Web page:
On Aug 30, 2011, I arrived in Arkansas. My mom and my uncle drove me down from South Bend, IN in a single day. I remember on the drive down being equally terrified and excited. I didn’t really know anyone. I had A LOT of assumptions about Arkansas (most of which turned out to be wrong). But I knew I wanted to work in theatre and this was the only theatre job I got that paid.

On January 9, 2020, I packed up my books and my clothes to drive to Madison, WI. I was leaving behind two pets, a husband, and half my things. (Most of my books are still in Arkansas.) I needed to try something different. I felt like I had been walking in circles in Arkansas and wanted break the cycle. This time, I knew at least one person but my job, the city, everything was a complete unknown.

When my mom or friends call me brave, they usually reference those two big life decisions as examples of my bravery. Which always leaves me feeling…..like a fraud.

I’m not an incredibly brave person. I like that people think I am. I also don’t think I’m a particularly good person; but for the same reason, I like that people think I am. Honestly, I’m incredibly calculating and have plans for my plans. I have so many spreadsheets of me trying to figure out my next steps and what makes the most logical sense.

For both of those decisions mentioned above, I didn’t have a full plan. It just like felt like I had no other option. I needed a job after college and if that was the only one, then that’s the one I’ll take. For Madison, I did get a job here but had little plan for much else.

Both decisions went…..okay. Currently, the Arkansas plan feels like it went a lot better than the Madison one but I’m sure if I’ moved to Arkansas right before a pandemic, I’d have a lot more to say.

The thing is, being an artist takes a lot of bravery. It’s very, very brave to create something and believe that anyone will care. And not just care but also buy it. Or support you. It’s brave to do something we’ve been told our whole lives is a bad idea. I get so frustrated when I hear people say “Well I majored in theatre but then I grew up” and then immediately after start talking about their favorite TV shows. The arts seem like an afterthought to so many people in American culture except for when we talk about television and film. The disconnect is one of the strangest things to me.

But anyway, that’s a rant for another time.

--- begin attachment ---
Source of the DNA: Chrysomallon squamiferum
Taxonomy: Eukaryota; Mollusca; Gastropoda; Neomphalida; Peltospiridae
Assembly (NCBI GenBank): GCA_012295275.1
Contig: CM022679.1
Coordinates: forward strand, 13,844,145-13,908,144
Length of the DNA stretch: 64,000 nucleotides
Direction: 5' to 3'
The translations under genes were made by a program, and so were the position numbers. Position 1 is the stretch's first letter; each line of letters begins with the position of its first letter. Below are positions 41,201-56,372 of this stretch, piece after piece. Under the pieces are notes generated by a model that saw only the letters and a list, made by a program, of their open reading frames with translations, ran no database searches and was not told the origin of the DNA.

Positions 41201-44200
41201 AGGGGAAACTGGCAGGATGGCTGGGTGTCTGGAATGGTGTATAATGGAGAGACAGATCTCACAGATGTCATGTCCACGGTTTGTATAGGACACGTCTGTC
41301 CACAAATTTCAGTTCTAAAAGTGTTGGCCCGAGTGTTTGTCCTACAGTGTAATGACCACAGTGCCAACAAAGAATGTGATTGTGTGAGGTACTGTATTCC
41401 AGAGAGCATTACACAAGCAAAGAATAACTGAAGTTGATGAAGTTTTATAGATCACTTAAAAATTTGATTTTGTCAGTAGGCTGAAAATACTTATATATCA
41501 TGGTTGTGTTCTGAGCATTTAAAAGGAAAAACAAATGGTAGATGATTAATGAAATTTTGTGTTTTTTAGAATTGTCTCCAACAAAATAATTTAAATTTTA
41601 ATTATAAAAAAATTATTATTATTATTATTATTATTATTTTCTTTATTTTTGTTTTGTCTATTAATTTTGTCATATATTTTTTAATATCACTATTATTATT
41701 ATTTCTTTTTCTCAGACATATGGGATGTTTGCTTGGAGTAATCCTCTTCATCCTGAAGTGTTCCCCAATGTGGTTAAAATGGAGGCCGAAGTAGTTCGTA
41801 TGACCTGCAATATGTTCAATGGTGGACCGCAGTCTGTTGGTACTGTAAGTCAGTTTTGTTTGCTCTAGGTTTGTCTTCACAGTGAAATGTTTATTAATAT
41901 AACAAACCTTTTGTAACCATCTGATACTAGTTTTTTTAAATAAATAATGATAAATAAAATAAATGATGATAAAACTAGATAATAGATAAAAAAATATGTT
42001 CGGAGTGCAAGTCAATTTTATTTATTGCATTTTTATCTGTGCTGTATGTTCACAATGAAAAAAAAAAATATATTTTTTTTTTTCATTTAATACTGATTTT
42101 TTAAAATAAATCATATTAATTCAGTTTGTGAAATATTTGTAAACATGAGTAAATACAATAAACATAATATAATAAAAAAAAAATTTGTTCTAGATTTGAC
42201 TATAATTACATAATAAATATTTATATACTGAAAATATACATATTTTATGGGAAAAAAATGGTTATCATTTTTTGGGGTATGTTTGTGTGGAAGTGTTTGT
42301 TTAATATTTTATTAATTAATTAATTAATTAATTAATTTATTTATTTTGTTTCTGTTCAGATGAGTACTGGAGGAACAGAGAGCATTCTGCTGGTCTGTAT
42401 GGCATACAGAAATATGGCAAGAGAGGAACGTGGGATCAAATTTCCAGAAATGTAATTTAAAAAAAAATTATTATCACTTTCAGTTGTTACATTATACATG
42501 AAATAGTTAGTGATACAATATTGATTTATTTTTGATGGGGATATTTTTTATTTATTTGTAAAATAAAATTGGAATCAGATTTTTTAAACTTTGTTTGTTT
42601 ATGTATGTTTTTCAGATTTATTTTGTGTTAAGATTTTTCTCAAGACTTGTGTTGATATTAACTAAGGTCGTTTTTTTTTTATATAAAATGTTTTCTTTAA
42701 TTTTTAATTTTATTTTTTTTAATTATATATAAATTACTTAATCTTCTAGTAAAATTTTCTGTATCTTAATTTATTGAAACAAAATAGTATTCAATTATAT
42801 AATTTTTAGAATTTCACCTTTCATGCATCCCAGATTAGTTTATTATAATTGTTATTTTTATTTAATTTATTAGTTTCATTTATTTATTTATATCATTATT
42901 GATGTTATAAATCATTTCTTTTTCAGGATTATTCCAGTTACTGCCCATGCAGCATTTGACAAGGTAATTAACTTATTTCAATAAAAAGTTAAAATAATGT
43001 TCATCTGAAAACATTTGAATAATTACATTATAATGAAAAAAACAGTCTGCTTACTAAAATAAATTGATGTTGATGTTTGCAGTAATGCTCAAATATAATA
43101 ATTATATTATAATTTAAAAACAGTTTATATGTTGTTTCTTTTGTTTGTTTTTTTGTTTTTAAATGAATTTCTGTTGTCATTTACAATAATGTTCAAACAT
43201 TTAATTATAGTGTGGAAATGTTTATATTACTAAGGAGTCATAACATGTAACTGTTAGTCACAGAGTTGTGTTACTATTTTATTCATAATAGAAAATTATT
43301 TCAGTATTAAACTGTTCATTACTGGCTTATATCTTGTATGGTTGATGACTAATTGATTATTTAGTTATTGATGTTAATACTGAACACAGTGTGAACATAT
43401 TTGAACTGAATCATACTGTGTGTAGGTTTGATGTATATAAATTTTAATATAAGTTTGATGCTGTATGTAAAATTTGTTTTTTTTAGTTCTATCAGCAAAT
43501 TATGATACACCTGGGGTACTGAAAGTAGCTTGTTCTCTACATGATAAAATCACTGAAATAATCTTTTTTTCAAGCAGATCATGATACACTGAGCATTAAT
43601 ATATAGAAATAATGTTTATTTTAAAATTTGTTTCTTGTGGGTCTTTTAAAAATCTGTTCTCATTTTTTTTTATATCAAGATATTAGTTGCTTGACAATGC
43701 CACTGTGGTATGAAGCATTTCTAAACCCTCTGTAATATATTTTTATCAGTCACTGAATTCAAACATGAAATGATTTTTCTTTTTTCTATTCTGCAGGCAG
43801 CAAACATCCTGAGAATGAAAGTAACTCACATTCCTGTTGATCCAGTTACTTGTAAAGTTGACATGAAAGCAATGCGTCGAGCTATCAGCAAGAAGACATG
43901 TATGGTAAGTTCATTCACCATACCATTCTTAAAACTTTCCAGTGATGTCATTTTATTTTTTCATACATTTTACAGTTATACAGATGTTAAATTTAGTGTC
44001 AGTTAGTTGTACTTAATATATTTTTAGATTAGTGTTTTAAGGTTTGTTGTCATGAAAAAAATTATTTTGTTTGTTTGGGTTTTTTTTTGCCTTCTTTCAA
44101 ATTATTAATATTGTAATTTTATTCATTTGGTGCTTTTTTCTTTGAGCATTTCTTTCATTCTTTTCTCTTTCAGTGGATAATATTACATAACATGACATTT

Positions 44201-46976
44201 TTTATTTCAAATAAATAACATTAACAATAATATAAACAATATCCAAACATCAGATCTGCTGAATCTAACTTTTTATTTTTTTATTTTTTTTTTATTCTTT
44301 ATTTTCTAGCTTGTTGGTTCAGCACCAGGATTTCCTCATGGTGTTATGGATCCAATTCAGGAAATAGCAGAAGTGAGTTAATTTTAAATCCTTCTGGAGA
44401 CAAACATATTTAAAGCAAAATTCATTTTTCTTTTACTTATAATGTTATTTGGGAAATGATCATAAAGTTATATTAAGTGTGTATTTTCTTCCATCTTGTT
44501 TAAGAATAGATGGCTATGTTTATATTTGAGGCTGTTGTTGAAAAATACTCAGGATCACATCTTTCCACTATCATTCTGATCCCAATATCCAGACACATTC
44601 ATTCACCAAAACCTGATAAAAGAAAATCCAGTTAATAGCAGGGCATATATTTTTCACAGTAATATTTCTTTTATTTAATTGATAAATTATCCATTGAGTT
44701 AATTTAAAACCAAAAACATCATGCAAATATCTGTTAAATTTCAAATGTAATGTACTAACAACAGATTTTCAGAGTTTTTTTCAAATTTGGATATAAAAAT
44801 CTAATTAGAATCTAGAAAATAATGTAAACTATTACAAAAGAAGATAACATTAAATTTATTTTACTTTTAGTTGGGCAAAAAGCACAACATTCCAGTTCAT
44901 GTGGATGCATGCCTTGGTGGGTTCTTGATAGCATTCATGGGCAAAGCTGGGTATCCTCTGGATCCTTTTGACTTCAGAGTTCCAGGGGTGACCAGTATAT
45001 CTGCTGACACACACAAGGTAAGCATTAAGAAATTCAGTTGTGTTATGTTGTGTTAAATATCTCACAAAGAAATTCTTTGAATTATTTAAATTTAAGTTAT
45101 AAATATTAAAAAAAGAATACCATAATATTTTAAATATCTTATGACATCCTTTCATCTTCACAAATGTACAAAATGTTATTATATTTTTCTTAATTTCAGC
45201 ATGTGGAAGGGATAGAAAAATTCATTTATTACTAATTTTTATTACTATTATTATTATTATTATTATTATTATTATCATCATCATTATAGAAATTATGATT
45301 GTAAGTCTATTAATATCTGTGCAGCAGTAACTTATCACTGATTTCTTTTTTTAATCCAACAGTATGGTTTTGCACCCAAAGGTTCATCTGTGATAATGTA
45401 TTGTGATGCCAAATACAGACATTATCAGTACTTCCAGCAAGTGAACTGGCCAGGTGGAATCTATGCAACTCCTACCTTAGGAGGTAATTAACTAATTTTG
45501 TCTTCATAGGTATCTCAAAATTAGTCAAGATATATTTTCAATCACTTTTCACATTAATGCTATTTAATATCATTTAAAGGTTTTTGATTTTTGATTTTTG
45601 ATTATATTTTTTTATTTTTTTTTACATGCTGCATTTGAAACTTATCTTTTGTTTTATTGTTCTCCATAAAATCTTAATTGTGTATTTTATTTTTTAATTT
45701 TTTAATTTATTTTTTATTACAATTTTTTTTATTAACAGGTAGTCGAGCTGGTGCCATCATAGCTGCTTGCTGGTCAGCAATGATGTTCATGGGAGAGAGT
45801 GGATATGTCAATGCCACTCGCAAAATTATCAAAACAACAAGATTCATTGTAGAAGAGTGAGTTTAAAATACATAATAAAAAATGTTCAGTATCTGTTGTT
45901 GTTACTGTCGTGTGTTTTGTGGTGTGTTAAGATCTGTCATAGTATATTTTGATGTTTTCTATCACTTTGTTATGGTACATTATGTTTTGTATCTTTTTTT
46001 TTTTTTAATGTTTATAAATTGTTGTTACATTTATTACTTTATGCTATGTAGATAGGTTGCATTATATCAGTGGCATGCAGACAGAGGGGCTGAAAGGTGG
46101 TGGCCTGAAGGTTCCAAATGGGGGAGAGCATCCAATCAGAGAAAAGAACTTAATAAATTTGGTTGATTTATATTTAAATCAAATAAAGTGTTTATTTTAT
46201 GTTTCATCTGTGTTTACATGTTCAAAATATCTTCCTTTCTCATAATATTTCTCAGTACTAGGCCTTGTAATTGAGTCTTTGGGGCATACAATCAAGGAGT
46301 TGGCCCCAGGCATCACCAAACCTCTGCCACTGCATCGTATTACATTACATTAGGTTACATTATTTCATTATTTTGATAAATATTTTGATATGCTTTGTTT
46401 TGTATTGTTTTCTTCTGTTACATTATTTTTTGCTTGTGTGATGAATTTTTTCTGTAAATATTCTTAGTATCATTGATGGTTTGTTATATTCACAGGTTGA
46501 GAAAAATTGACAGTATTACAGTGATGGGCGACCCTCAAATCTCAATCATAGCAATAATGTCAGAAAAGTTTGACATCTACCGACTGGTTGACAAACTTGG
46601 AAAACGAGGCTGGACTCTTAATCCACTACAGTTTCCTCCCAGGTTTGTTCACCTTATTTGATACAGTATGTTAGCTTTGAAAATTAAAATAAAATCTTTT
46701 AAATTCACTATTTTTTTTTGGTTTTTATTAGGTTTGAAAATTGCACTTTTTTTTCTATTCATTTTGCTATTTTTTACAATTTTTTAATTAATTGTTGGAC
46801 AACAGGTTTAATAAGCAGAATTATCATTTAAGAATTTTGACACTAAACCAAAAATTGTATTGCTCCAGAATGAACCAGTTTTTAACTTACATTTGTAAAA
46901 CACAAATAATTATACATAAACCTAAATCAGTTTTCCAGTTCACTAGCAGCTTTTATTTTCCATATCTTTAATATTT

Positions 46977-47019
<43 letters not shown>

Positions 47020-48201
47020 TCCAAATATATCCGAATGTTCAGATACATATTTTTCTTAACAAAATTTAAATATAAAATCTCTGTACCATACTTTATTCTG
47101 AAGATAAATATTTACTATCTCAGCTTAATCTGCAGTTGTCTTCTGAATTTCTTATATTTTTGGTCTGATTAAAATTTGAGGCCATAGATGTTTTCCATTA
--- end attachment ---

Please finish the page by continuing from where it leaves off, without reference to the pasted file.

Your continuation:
My point is it takes a lot of f*cking bravery to be an artist and to stick with it and I am not an inherently brave person. If anything, I’m just someone with mildly narcissistic tendencies who is also incredibly competent. I can finish a project overnight. I can work tech and I execute an event. For me, it wasn’t about being brave; it was about showing off all my talents at once. Theatre seemed to be the only thing to contain me.

But, I find myself at another impossible place. Another “I don’t think I really have another choice.” And I’m so scared. I feel a lot like 22 yr old Rachel driving down that dark highway, thinking “what if this is the biggest mistake?”

For the first time in a really long time, I have no back up plan. I have no idea how I’m going to do what I know I absolutely need to do.

And that’s to be a playwright and an artist. I keep coming back to this. I keep saying “Okay this time I’m going to do it” and then I get scared and get a job that I hate just for the job security.

But if there’s anything that COVID-19 continues to teach me, there is no such thing as job security.

Back when I was driving to Madison, I was listening to Taylor Swift and crying the whole drive. I had to pull over a couple of times because of how intensely I was crying. The only thing that could calm me down was telling myself I would check back in on June 15. If it wasn’t working, I would just drive back. But then when the pandemic happened, I pushed that back to Aug 15.

But drive back where? Where is home? Fayetteville? LA? Do I have anywhere to go?

I keep getting stuck on what happens if I fail? If I can’t pay rent? What’s the fail-safe plan? How do I make sure I survive? I’m going to lose my health insurance. What happens if I get COVID? How will I pay for therapy?

And I’m starting to realize there’s no real way to plan anything. Not during a pandemic. Not really.

There’s a lot I don’t know. What I do know is theatre was my lifeboat when my job decided I wasn’t essential and cut my pay. So maybe, just maybe

It’s time to be brave.